denying spam hosts ssh access - good idea?
mexas at bristol.ac.uk
Mon Jan 11 14:53:56 UTC 2010
On Mon, Jan 11, 2010 at 07:18:04AM -0700, Tim Judd wrote:
> On 1/11/10, David Southwell <david at vizion2000.net> wrote:
> >> I'm thinking of denying ssh access to host from which
> >> I get brute force ssh attacks.
> >> HOwever, I see in /etc/hosts.allow:
> >> # Wrapping sshd(8) is not normally a good idea, but if you
> >> # need to do it, here's how
> >> #sshd : .evil.cracker.example.com : deny
> >> Why is it not a good idea?
> >> Also, apparently in older ssh there was DenyHosts option,
> >> but no longer in the current version.
> >> Is there a replacement for DenyHOsts?
> >> Or is there a good reason for such option not to be used?
> >> many thanks
> >> anton
> > I use denyhosts ( /usr/ports/security/denyhosts ) works well for me. I also
> > use blackhole and sshguard
> > david
> I've been meaning to check this out. My firewall ssh rules are very
> strict, in fact, if the remote IP is "unknown" meaning, I don't know
> where the heck it's coming from, it's blocked. It's easier to say it
> this way: I allow ssh connections from IPs I know, preferably static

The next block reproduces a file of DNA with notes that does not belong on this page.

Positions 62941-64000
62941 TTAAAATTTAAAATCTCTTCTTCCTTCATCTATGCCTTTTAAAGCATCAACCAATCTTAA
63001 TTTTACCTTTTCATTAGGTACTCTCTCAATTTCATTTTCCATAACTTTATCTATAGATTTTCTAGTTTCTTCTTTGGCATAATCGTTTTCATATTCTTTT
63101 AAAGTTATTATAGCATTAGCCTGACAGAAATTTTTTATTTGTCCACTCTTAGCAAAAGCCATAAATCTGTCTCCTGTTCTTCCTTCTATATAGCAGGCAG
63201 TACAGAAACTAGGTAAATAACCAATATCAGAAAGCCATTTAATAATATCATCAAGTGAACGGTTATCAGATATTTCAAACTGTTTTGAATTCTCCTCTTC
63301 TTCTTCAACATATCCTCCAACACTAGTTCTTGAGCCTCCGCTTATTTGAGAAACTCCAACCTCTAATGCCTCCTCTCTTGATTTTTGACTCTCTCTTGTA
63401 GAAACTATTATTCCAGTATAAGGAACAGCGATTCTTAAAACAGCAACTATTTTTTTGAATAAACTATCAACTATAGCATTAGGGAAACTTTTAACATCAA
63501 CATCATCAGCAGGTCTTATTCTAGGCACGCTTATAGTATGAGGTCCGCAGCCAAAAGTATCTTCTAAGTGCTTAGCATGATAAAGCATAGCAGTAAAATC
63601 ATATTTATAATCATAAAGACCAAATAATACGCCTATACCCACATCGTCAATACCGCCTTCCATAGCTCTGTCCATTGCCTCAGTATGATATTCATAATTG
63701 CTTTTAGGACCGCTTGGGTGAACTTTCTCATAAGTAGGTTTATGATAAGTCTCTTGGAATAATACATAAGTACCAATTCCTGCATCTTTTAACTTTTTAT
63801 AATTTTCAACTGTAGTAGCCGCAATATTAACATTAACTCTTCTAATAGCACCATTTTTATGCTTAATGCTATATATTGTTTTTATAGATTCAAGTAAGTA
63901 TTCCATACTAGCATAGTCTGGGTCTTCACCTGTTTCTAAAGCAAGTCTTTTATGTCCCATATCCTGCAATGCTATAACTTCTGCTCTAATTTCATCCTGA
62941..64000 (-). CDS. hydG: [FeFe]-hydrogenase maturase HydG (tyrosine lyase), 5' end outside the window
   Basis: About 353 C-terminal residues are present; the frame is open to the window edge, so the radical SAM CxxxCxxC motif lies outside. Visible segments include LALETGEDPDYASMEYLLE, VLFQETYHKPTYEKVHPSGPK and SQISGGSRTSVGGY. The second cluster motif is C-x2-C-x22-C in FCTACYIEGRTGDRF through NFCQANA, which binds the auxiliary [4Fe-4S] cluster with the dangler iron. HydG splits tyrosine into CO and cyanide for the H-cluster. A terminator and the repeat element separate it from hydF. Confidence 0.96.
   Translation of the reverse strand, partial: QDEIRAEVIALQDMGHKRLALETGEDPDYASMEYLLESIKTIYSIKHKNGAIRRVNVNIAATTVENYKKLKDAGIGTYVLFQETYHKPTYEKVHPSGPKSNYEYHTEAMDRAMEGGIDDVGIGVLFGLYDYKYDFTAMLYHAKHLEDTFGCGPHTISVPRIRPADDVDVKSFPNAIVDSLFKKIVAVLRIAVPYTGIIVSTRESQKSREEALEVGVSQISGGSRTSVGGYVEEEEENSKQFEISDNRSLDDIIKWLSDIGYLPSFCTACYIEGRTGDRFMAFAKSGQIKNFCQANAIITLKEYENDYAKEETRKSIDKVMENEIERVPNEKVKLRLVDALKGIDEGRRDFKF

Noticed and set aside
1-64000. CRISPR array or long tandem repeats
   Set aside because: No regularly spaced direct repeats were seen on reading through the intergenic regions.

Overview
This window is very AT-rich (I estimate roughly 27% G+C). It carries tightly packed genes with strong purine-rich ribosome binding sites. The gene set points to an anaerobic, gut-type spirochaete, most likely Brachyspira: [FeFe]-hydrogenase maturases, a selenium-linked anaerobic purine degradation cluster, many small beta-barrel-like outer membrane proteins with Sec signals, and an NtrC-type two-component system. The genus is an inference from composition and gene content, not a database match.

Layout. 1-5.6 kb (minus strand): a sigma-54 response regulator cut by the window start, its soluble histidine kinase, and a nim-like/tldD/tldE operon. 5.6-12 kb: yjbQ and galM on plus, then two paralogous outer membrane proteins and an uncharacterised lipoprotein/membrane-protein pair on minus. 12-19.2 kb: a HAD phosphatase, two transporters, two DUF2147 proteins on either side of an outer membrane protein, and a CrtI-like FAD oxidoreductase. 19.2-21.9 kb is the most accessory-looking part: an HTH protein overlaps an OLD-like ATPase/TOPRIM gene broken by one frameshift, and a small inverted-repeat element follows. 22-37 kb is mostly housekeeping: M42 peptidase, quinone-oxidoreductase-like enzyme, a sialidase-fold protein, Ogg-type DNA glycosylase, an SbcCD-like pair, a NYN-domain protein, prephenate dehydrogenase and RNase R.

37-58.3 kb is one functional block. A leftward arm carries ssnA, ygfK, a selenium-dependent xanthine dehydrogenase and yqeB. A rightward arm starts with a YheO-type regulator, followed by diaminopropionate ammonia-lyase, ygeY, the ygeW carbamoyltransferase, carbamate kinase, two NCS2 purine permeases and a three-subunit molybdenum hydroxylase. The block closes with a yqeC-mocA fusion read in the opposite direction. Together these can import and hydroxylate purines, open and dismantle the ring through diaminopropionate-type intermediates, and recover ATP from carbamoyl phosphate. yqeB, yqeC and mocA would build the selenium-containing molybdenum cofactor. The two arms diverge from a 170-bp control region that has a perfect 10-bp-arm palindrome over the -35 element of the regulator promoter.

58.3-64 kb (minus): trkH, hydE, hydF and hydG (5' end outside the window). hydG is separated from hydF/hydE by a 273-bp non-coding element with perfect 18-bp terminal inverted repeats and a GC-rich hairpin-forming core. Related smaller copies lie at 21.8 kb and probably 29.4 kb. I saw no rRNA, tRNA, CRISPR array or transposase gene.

> Given that there are more than one general blacklists out there that
> list unwanted behavior, and that we have ports that make use of these
> lists, I wonder if we can use a list (in this case, for spam)
> effective for blocking ssh connections. This means:
> install spamd
> setup pf (requirement for spamd, it is built by OpenBSD after all)
> in the pf rules, block *ANYTHING* coming from the blacklisted IPs
> I don't know how effective it is, but since the spamd blacklist IPs
> are hosted on what seems to be only one server/server farm, I am also
> looking for any way I can provide a mirror (even if it's slightly
> outdated) of this data.
I'm very grateful for all advice, but I'm still unsure
why denying ssh access to a particular host via /etc/hosts.allow
is a bad idea.
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